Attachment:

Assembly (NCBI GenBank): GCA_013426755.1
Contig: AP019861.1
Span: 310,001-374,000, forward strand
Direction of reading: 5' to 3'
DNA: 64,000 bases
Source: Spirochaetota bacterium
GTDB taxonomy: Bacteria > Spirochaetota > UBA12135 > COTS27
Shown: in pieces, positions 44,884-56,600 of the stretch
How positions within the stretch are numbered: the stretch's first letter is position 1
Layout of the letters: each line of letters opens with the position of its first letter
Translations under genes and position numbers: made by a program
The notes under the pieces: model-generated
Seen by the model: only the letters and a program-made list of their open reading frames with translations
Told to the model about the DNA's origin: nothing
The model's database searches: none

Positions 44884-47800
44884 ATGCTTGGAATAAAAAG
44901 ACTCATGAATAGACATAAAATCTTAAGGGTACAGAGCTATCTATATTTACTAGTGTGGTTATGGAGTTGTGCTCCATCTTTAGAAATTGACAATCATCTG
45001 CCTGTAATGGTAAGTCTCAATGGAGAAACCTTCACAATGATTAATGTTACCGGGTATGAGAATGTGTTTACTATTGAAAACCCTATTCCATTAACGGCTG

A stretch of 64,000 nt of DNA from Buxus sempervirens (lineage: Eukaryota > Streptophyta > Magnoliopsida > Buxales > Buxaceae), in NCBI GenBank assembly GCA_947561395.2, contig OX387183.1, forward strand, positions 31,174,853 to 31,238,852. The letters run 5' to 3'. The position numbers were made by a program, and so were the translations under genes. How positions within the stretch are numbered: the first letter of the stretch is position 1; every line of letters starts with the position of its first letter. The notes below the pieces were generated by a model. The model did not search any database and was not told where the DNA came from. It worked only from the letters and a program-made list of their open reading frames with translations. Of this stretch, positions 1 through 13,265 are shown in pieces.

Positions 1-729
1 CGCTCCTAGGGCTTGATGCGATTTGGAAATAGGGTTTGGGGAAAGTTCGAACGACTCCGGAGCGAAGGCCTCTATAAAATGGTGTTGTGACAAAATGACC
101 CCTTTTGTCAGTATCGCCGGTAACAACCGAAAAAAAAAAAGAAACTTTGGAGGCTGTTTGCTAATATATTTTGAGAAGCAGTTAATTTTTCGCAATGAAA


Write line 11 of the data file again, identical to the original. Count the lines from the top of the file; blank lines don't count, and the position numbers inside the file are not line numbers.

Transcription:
Translations under genes and position numbers: made by a program